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Weekly Firebreak Roundup: All The News That's Fit to Hide
The media routinely amplifies groundless health scares and suppresses stories they’d rather the public not know about. Join us each week as we expose the gullible and ideological reporters who try to spin the news.
Juries turn on plaintiffs lawyers in glyphosate litigation
Since buying Monsanto in 2018, pharmaceutical giant Bayer has battled thousands of baseless lawsuits alleging that its flagship (and low-toxic) weedkiller Roundup causes cancer. These cases were the result of a deliberate campaign orchestrated by activist groups and trial lawyers who want to see Bayer’s agricultural products off the market. Firebreak editor David Zaruk has helpfully summarized the scandal here.
Monsanto lost the first series of cases that went to trial in California, and Bayer eventually settled thousands more for $11 billion; the media covered every aspect of these developments.
Beginning in 2021, however, the company started to rack up consecutive wins—nine in a row as of September 2023. Suddenly, the press has little to say about the litigation. A few regional papers and science-focused outlets have covered the story, but it was mostly left to individual experts, like chemist Simon Maechling on X, to inform the public of Bayer’s change of fortune.
The takeaway: reporters love a good David-vs-Goliath story, even if it’s a lie. When juries start to reconsider the dishonest narrative presented by tort lawyers in a major product liability suit, the media would rather pretend nothing happened.
Court rejects $224 million verdict in baby powder-cancer suit
In a major victory for Johnson & Johnson, a New Jersey court has thrown out a verdict which ordered the company to pay $37.3 million, alongside $186.5 million in punitive damages, CBS reported on October 4. The three-judge panel ordered a new trial, finding that the plaintiffs’ expert witnesses “presented flawed or incomplete information” related to the possibility that talc-based baby powder causes ovarian cancer.
The media hasn’t ignored this story the way they have Bayer’s reversal of fortune in the glyphosate litigation. However, the American press has remained obnoxiously “wishy-washy” as one scientist put it, on the talc-cancer link.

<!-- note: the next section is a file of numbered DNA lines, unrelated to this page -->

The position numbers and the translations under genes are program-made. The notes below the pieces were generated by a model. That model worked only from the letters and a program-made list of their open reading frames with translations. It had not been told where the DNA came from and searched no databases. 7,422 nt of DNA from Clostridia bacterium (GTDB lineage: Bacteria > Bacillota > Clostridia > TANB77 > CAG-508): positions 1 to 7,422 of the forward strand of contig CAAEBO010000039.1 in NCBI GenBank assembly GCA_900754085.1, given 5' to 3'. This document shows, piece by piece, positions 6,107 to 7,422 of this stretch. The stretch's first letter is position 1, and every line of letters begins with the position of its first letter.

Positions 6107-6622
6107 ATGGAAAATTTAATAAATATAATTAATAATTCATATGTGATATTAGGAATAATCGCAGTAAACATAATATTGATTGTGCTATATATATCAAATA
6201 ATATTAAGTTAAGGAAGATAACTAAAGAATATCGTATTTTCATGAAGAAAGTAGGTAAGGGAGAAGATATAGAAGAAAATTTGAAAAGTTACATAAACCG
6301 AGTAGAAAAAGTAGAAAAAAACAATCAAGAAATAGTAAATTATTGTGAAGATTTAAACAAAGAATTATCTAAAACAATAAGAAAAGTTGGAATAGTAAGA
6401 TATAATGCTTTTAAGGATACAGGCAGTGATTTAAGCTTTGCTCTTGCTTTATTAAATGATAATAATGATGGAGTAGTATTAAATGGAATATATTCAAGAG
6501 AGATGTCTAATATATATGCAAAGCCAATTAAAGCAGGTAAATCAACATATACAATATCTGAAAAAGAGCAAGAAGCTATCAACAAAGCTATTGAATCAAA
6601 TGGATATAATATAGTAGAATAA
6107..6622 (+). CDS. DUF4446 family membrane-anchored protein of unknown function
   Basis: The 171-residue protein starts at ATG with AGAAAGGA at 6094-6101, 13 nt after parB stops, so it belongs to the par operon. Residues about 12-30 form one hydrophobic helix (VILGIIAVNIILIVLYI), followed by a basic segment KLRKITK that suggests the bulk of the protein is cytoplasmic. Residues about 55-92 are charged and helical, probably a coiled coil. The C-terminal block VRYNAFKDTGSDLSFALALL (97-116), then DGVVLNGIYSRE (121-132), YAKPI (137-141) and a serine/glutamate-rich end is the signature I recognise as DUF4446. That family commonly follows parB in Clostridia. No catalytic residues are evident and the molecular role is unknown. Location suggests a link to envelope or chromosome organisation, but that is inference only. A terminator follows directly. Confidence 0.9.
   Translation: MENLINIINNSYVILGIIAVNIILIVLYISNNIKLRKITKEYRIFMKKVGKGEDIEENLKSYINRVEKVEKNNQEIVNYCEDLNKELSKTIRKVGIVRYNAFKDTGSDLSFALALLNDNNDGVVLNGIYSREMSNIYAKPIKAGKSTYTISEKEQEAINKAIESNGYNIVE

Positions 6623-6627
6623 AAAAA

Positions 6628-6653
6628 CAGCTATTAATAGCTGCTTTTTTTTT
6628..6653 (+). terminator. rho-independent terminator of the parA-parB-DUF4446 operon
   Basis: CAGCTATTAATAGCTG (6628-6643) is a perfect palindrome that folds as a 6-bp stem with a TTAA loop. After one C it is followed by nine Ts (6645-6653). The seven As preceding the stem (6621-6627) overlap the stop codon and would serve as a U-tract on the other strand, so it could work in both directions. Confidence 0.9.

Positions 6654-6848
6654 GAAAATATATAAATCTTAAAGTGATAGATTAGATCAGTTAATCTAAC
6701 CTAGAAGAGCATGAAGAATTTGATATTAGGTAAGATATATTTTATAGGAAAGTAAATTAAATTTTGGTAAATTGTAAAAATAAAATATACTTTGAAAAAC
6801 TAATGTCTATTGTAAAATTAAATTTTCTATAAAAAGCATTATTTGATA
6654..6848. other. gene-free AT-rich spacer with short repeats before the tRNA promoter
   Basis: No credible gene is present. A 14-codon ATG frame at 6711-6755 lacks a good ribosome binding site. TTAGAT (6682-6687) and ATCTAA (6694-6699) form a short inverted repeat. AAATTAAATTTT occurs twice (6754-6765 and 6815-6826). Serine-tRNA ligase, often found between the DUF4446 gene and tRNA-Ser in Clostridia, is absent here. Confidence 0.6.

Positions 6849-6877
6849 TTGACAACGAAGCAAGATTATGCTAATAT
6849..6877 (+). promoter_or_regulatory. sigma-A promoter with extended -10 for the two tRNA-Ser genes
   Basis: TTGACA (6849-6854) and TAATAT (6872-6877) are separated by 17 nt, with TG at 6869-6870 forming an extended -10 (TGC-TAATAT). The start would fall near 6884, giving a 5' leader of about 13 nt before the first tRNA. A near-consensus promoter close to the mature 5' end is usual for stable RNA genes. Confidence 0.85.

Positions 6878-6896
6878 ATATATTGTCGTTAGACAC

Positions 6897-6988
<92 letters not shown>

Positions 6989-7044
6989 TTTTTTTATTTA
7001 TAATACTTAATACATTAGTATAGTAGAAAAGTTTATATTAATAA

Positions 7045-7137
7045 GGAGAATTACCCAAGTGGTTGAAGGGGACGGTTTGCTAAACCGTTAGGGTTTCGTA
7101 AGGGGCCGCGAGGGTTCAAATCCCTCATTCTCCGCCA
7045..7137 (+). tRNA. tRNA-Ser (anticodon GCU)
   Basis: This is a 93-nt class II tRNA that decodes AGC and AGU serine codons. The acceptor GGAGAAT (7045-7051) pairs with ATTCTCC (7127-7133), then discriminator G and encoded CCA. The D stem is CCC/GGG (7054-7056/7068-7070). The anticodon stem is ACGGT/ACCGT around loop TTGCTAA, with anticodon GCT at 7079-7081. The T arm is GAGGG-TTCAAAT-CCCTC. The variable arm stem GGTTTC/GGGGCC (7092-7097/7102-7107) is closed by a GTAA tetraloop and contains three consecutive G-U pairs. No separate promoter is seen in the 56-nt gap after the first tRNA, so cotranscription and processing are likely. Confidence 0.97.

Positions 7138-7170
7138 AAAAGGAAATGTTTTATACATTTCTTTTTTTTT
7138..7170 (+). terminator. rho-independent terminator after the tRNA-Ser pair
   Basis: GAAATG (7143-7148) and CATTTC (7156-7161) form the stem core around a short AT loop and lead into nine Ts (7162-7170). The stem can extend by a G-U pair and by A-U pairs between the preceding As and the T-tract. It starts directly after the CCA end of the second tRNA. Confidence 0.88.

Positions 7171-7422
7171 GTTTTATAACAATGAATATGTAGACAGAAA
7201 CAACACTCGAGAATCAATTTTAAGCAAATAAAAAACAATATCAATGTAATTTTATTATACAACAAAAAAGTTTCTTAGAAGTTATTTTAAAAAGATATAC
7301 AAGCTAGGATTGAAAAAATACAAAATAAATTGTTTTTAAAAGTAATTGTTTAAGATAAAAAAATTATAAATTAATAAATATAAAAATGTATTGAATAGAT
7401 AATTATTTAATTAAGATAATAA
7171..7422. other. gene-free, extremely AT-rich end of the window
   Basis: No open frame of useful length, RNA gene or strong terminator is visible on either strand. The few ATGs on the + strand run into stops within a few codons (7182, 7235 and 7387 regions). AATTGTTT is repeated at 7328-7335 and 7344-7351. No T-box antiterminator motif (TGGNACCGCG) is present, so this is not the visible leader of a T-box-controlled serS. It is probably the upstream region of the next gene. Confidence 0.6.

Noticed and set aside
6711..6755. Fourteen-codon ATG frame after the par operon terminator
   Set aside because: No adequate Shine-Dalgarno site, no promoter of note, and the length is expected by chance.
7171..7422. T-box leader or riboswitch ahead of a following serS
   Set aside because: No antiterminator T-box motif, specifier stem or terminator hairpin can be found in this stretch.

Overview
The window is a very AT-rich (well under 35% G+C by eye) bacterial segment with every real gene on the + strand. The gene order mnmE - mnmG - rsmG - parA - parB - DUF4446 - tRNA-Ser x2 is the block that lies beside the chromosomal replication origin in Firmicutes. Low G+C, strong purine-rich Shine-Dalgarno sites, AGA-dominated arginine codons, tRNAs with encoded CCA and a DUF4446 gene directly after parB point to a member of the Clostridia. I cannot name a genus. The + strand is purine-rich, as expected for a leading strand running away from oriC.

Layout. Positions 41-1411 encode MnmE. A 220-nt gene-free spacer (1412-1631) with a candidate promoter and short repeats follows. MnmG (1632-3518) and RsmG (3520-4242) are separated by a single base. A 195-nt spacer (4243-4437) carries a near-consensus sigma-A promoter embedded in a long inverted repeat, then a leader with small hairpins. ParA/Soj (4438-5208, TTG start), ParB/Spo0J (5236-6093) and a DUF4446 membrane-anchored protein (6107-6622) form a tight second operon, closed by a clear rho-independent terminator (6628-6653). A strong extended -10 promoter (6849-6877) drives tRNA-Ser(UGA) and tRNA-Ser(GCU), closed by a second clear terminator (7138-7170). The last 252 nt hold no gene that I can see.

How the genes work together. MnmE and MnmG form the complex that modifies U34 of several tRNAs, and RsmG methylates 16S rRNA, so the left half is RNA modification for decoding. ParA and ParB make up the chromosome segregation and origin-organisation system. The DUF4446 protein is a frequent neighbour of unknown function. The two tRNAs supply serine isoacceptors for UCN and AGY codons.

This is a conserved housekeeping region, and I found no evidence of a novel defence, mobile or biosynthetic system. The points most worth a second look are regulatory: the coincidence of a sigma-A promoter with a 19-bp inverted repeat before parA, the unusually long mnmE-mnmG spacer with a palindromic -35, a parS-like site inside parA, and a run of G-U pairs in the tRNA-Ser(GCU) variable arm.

A massive 2020 study of 250,000 women failed to find any evidence that baby powder increases the risk of cancer. Yet CBS’s response to that finding was to stress that “the lead author of the analysis called the results ‘very ambiguous.’"
Scientists are typically a cautious lot. They will almost always insist that their results are tentative and subject to revision. In this case, the study authors noted that they may have been unable “to identify a small increase in risk” [our emphasis]. CBS left that part of the study out of its coverage.
Other recent reporting on the talc litigation was even worse. In an October 18 story summarizing J&J’s attempts to settle thousands of related cases, Bloomberg repeated the plaintiffs’ allegation that the company “failed to alert consumers or regulators” to the risk posed by their product, without mentioning that there is absolutely no scientific justification for such an assertion.
Why so much anti-vaping hysteria?
Unheard contributing editor Lee Fang recently observed on X that the intense campaign to ban flavored nicotine vaping products (e-cigarettes) is “bizarre.” Since vaping is far safer than smoking and helps millions of people avoid tobacco, we would have picked a stronger adjective for the campaign—“preposterous,” or maybe even “malevolent.” But Fang’s point is well taken.
The American Vapor Manufacturers, the leading trade group representing the independent vapor industry, responded to Fang with a simple explanation: ideological billionaires have invested a king’s ransom in anti-vaping advocacy over the last decade. Naturally, the press has failed to cover this scandal as well.
Why would public health reporters refuse to cover a billionaire-backed scheme to kill a powerful smoking-cessation tool? Giving our reporting on the Guardian’s donors a boost, The International Network of Nicotine Consumers Organizations (INNCO) added that several influential media outlets are financed by the very same billioniares who fund anti-vaping advocacy.
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